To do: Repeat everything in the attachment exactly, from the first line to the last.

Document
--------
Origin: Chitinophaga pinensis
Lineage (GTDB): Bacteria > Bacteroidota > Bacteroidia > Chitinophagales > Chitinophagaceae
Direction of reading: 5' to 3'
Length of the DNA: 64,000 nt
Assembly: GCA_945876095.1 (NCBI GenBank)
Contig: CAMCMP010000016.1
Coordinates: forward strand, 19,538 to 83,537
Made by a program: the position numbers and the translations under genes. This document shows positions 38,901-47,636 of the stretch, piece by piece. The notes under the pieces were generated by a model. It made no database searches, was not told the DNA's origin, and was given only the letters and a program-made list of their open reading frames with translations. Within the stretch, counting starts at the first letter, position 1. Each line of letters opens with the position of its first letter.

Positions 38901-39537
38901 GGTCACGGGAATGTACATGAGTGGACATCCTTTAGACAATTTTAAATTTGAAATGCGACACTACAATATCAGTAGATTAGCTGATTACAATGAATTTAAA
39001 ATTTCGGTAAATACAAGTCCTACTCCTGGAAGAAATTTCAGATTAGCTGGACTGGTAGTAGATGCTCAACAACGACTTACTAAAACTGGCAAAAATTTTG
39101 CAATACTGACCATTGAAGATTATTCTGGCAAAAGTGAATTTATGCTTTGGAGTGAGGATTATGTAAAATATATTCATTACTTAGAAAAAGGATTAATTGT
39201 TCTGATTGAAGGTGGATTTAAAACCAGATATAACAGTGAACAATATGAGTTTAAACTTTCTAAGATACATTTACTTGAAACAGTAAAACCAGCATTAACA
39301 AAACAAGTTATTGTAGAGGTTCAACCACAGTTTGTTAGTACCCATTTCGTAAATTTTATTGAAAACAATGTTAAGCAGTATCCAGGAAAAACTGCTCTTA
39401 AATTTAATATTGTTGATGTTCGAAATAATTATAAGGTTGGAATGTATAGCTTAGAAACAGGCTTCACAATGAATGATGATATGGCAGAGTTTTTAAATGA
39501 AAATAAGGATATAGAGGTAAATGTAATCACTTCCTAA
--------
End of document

Origin: Chitinophaga pinensis
Lineage (GTDB): Bacteria > Bacteroidota > Bacteroidia > Chitinophagales > Chitinophagaceae
Direction of reading: 5' to 3'
Length of the DNA: 64,000 nt
Assembly: GCA_945876095.1 (NCBI GenBank)
Contig: CAMCMP010000016.1
Coordinates: forward strand, 19,538 to 83,537
Made by a program: the position numbers and the translations under genes. This document shows positions 38,901-47,636 of the stretch, piece by piece. The notes under the pieces were generated by a model. It made no database searches, was not told the DNA's origin, and was given only the letters and a program-made list of their open reading frames with translations. Within the stretch, counting starts at the first letter, position 1. Each line of letters opens with the position of its first letter.

Positions 38901-39537
38901 GGTCACGGGAATGTACATGAGTGGACATCCTTTAGACAATTTTAAATTTGAAATGCGACACTACAATATCAGTAGATTAGCTGATTACAATGAATTTAAA
39001 ATTTCGGTAAATACAAGTCCTACTCCTGGAAGAAATTTCAGATTAGCTGGACTGGTAGTAGATGCTCAACAACGACTTACTAAAACTGGCAAAAATTTTG
39101 CAATACTGACCATTGAAGATTATTCTGGCAAAAGTGAATTTATGCTTTGGAGTGAGGATTATGTAAAATATATTCATTACTTAGAAAAAGGATTAATTGT
39201 TCTGATTGAAGGTGGATTTAAAACCAGATATAACAGTGAACAATATGAGTTTAAACTTTCTAAGATACATTTACTTGAAACAGTAAAACCAGCATTAACA
39301 AAACAAGTTATTGTAGAGGTTCAACCACAGTTTGTTAGTACCCATTTCGTAAATTTTATTGAAAACAATGTTAAGCAGTATCCAGGAAAAACTGCTCTTA
39401 AATTTAATATTGTTGATGTTCGAAATAATTATAAGGTTGGAATGTATAGCTTAGAAACAGGCTTCACAATGAATGATGATATGGCAGAGTTTTTAAATGA
39501 AAATAAGGATATAGAGGTAAATGTAATCACTTCCTAA